Is your head in the sand?
Yes or No?
1. A kindergarten classroom has equal numbers of students by race and ethnicity, but their 80% of their classroom library features books with White characters. Do you support spending money on new books which better reflect the backgrounds of all 5- and 6-year-olds in this class?
2. Research indicates that using students’ strengths results in better learning. Would you support training for teachers to learn how to leverage a child’s home language and culture to increase their (and the district’s) academic and social success?
3. A middle-school teacher overhears a common stereotype– it doesn’t matter what it is or whether it’s well intended. The stereotype itself is false (everyone with Middle Eastern heritage is a terrorist. All students with Asian parents experience extreme academic pressure. Jocks are dumb. Immigrants are lazy.) Would you support the teacher taking time out of class to debunk these ideas and teach students how to engage with their peers respectfully and therefore more productively?
4. Your student comes home feeling bad about school. Maybe they didn’t understand math class, or they lost at Four Square. Maybe they learned that their town played a role in serious racist incidents – in the past or now. Do you help them face challenging experiences and ideas? Do you teach them how to cope in a diverse world in which people don't always agree?
If you answered yes to any of the above, you support what some call “Critical Race Theory”. Critical Race Theory, (CRT) is terrifying, right? I’ve heard it called the “greatest threat to Western Civilization”. Let’s dispense with the obvious. CRT is not actually in K-12 schools. If you want to know what CRT really is, read this and this. In a nutshell, this graduate level theory (which emerged from the legal world) is not being taught in public schools. So, what are people afraid of?
The anti-CRT folks appear to be confusing CRT with equity initiatives and culturally responsive teaching. As a result, those against CRT are fighting a ghost. Complaining about something which doesn’t exist explains why they often have trouble defining it and can’t even list examples of precisely what they oppose. I’ll note that it’s easier to stoke fear of BIG, BAD Critical Race Theory, than it is to stoke fear of picture books for kindergarteners or having honest discussions about how words can hurt with middle schoolers (those of us with middle schoolers know this topic is always needed).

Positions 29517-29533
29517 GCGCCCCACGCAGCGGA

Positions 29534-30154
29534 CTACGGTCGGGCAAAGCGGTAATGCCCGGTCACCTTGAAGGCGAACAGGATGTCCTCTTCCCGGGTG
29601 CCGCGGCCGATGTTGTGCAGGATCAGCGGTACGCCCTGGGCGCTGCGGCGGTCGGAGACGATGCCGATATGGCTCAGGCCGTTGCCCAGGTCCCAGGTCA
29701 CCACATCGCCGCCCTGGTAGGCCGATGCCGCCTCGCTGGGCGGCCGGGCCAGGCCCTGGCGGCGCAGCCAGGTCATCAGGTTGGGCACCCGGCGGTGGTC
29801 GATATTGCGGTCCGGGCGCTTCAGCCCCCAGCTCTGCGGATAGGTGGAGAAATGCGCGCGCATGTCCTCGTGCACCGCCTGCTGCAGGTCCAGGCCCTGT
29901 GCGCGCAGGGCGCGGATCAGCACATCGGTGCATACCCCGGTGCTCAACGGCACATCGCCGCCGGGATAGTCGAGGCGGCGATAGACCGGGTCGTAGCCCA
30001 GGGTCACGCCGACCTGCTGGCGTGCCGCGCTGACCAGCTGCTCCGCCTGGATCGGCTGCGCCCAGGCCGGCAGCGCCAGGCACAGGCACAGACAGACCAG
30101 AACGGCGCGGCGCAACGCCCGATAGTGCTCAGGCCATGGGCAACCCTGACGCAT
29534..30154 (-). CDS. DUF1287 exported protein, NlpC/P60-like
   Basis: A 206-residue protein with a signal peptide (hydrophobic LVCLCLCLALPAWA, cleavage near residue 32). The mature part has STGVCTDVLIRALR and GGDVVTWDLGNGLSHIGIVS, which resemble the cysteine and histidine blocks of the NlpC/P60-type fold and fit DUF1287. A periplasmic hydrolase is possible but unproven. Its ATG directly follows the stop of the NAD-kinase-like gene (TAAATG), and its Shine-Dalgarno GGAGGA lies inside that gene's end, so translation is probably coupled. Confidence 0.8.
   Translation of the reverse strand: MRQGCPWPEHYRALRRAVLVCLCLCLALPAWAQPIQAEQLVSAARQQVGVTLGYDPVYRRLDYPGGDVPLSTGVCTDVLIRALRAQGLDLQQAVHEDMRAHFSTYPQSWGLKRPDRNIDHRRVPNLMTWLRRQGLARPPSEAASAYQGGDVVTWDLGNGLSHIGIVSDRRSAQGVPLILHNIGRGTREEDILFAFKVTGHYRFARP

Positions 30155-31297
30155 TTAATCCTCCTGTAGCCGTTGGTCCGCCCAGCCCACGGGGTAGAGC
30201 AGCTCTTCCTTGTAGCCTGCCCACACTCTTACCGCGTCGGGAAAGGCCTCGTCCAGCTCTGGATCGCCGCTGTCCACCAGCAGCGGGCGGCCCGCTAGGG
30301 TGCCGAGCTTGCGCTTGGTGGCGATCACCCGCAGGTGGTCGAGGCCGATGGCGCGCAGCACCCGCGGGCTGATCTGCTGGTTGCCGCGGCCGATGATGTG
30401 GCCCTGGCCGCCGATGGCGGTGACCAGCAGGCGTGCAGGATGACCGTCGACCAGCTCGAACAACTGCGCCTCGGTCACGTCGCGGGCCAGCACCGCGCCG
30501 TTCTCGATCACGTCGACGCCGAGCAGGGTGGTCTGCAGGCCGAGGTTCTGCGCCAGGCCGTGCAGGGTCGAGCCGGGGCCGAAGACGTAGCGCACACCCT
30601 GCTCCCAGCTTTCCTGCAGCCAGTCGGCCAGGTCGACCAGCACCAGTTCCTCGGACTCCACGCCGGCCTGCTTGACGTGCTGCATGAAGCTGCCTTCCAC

I’m betting that the average parent does not want their child in a classroom where students are allowed to be called terrorists. Most don’t want their child to shy away from hard or different ideas. After all, in the real world we interact with all kinds of people and all kinds of ideas, all the time. There’s not much benefit in pretending as though other ideas don’t exist.
Call to action
1. Avoid use the term Critical Race Theory – it’s incorrect and only prevents us from having deeper conversations about what our children do and do not need.
2. Find out exactly what your child’s school IS doing. Are they getting representative picture books? Are they using culturally responsive practices? Don’t dismiss equity initiatives without understanding what they actually look like in your schools.
3. Exercise your constitutional right to be heard. Email your school board with your thoughts. Speak during public comments. AND, listen to others exercising their constitutional right to be heard.
4. Don't assume that everyone else agrees with you (or that you are in the majority). Be curious – why do others feel this way? What don’t you know about their experiences?
5. Above all, in public discourse, don’t do or say anything which you wouldn’t let your 1st grader do or say. Build bridges, don’t burn them.